Fan favorite Scot Andy Murray didn’t make it to the semi finals at Wimbledon this year just on the strength of physical talent alone. Murray’s work with a sport psychologist has dramatically improved both his performance and his notorious emotions. While Murray is still susceptible to mood swings during a match, he has improved from his past behavior. Says performance analyst Emma James: “You have to be very aware of what your conscious thought processes are going through. If you start to have a thought process about what not to do, it will have an adverse affect… By focusing on what you do want to happen, that’s the way to make sure the body will follow through with it.”
James is describing a phenomenon in which our bodies tend to replicate the thoughts in our mind, conscious or not. Where this can have adverse effects in athletics is the tendency to remind ourselves of what NOT to do. For example, the point guard at the line at the end of a close game may say to him or herself, “Don’t miss this one now, we need to hold the lead.”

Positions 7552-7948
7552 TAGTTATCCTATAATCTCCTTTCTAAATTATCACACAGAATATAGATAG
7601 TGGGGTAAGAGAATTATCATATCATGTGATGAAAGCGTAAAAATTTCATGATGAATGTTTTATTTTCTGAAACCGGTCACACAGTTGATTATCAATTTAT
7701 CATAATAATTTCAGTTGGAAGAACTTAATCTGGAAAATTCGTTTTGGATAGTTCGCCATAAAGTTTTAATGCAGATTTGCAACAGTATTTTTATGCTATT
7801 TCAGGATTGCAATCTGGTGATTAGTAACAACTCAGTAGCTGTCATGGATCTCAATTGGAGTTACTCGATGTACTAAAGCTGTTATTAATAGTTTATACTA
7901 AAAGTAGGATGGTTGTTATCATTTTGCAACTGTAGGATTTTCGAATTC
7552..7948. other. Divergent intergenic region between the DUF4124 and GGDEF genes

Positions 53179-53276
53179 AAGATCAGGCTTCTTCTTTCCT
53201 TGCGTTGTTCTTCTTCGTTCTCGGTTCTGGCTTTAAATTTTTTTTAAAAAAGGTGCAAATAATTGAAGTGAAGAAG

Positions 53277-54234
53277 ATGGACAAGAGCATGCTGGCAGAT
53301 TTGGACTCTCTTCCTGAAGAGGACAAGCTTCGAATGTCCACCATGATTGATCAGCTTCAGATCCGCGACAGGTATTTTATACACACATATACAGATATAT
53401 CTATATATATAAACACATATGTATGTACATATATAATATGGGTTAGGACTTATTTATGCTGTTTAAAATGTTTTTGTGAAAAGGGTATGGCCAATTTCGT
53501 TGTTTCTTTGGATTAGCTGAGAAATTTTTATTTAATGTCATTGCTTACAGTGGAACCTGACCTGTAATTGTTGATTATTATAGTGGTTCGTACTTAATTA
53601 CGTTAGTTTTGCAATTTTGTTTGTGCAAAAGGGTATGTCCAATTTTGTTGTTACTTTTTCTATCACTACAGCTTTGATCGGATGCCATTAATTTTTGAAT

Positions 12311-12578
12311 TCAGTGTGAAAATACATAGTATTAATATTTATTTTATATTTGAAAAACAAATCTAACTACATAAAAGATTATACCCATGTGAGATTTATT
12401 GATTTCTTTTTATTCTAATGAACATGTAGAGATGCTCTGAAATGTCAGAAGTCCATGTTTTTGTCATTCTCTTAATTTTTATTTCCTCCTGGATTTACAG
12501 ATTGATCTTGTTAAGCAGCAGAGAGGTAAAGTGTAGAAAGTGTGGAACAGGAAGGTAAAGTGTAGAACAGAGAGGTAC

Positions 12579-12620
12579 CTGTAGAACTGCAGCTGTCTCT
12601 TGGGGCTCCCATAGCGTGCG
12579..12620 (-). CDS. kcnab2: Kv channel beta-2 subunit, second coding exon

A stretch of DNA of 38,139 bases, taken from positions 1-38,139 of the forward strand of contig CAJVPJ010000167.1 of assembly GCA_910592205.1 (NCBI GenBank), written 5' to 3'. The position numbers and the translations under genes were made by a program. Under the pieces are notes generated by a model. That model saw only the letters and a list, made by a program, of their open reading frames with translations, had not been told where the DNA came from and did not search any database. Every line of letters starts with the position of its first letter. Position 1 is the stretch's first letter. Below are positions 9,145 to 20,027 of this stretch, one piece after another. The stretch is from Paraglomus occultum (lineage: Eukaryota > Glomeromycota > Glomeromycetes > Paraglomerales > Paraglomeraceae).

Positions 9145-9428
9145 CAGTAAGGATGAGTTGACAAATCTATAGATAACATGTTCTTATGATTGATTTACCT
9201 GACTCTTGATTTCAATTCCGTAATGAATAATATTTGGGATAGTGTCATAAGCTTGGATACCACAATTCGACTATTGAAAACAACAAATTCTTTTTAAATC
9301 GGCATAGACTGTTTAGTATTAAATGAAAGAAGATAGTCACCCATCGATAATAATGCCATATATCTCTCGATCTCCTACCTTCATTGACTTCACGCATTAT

We’ve all heard of the famous psychological experiment – the one where the researchers instructed their subjects to absolutely NOT think of a white bear, then asked them what the first thing that popped into their minds was. Of course, the participants could think of nothing other than white bears.
Sports performance involves the same techniques – if we are constantly telling ourselves what not to do during competition, we will likely produce poor performance and negative mindset. That point guard at the line would do better to fill their mind with an image of the ball making a perfect arc through the air and swishing through the net rather than tell themselves not to miss. Since our bodies tend to act according to the thoughts in our minds, always try to envision the positive – and never tell yourself what NOT to do.